The Curious Case of Selecting and Ranking GHG Mitigation Measures in Transport

The Curious Case of Selecting and Ranking GHG Mitigation Measures in Transport


R Kok, ECORYS Nederland BV and Delft University of Technology, NL; J Annema, Delft University of Technology, NL


This paper explores the current practices and limitations of using marginal abatement cost (MAC) and MAC curves to estimate the cost-effectiveness, and to prioritize and rank GHG mitigation measures in the transport sector.


The marginal abatement cost (MAC) and MAC curves are increasingly being used to estimate the cost-effectiveness of greenhouse gas (GHG) mitigation measures and to prioritize and rank the measures for achieving GHG reduction targets in the transport sector. The practices, problems and limitation of using MAC curves and the implications for policy making shows that MAC curves should be used very carefully and could potentially become much more comprehensive taking into account more soft measures and co-benefits changing it from a GHG reduction tool to a sustainability assessment tool.

Abatement costs are commonly defined by the net total costs divided by the GHG abatement potential resulting in a cost-effectiveness estimate (? per tonne CO2 equivalent). Consequently, a selected set of measures for which the abatement cost has been calculated, is plotted into a graph which is horizontally arranged from the left to the right in function of increasing abatement cost (and thus declining cost-effectiveness). The resulting stepped curve from the bottom left to the upper right is then considered to be the MAC-curve.

Practices, problems and limitations
MAC curves generally comprise predominantly technological ?hard? measures like vehicle and fuel technologies as compared to non-technological ?soft? measures like promoting modal shift to less carbon intensive modes, eco-driving, land use planning or road pricing, because it is considered to be more difficult to calculate the abatement cost of soft measures. This leads to reduced attention or unawareness of potential promising soft measures targeted at reducing transport activity, increasing system efficiency and promoting modal shift. Furthermore, MAC curves are used to select a number of the most cost-effective GHG reduction options that would cumulatively achieve the required GHG abatement target. Another purpose of MAC curves is the identification of the ?no regret? measures which have negative abatement cost (the benefits outweigh the costs) or to identify the measures that have abatement costs below the price level of the emission allowance of a ton of CO2 eq. within a cap & trade system (e.g. EU ETS).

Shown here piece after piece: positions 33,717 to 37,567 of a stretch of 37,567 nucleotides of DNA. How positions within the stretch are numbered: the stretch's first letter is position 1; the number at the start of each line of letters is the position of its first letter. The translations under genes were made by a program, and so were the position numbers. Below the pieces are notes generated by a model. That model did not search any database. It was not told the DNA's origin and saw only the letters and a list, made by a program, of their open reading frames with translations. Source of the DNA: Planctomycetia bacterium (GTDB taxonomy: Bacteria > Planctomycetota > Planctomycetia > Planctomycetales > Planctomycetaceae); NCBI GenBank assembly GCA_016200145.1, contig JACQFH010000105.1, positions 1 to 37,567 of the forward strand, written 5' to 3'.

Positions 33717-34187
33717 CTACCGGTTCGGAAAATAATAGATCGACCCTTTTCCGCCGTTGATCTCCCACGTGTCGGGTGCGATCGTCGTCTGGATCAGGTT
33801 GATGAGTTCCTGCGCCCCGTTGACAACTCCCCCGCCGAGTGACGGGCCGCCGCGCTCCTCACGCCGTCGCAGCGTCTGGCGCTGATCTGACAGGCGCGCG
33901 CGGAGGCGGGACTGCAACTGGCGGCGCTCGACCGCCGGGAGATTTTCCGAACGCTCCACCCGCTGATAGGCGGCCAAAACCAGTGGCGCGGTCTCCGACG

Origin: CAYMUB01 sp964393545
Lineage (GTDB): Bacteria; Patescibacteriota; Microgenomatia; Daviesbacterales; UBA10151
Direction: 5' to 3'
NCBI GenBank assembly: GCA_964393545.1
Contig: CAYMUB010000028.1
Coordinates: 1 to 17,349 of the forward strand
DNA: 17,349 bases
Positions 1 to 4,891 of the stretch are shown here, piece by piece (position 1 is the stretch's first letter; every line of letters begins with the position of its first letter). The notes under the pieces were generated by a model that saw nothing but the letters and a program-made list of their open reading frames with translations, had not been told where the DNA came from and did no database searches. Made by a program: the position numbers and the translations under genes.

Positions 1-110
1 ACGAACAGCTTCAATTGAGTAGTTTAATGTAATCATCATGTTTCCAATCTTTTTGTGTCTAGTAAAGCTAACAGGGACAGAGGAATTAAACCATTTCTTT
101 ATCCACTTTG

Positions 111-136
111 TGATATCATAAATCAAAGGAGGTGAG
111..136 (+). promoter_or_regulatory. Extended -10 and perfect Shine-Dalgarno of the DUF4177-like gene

Methodological practices often differ between studies and hamper the comparability of studies. Abatement cost calculations depend a.o. on the cost perspective (end-user, societal or government) and the scope of analysis (narrow vehicle/fuel level or broader market penetration/adoption). Abatement cost calculations are also highly sensitive to parameter variation regarding discount rates, time horizons, learning rates, frozen or dynamic baselines. Peculiarities of MAC curves are the increased sensitivity of outcomes when cost and benefits are in the same order of magnitude, and the mechanism that at constant net cost, an increase of the abatement potential would increase the cost-effectiveness of measures with positive abatement cost and decrease the cost-effectiveness of measures with negative abatement cost. Regarding prioritization it may therefore be interesting to order the measures in MAC curves as a function of abatement potential for measures with negative abatement cost and as a function of abatement cost for measures with positive abatement cost.

Implications of using MAC curves
There are several important implications of which transport policy makers should be aware of when using MAC curves. Firstly, hard measures are currently overrepresented in MAC curves as compared to soft measure that could also be very promising. Secondly, a broader approach for abatement cost calculation may reduce the cost-effectiveness of hard measures and increase the cost-effectiveness of soft measures. Thirdly, adding up the abatement potential of measures in a MAC curves does not necessarily mean that they are complementary; they could also be counterproductive. Policy makers should still carefully choose consistent policy packages. Fourthly, the measures do not take into account the (political or social) ease of implementation. Fifthly, policy makers should not forget that there are other arguments for selecting less cost-effective measures. For instance land use and infrastructure planning are long term policies that could be needed in order to ?lock? or ?trap? users into a low carbon path to the future. Sixthly, the scope of the benefits taken into account in MAC curves is currently limited to energy/fuel savings or alternative fuels with a lower carbon content resulting in GHG emission reductions. Important co-benefits such as energy security, accessibility, local air quality are often inherently linked to GHG mitigation measures but not taken into account in MAC curves, while these could substantially lower the abatement cost of different measures changing the MAC curve and prioritization completely. Co-benefits could also be larger for soft measures than for hard measures. Lastly, MAC curves could be based on very sensitive calculations making them unreliable.


Association for European Transport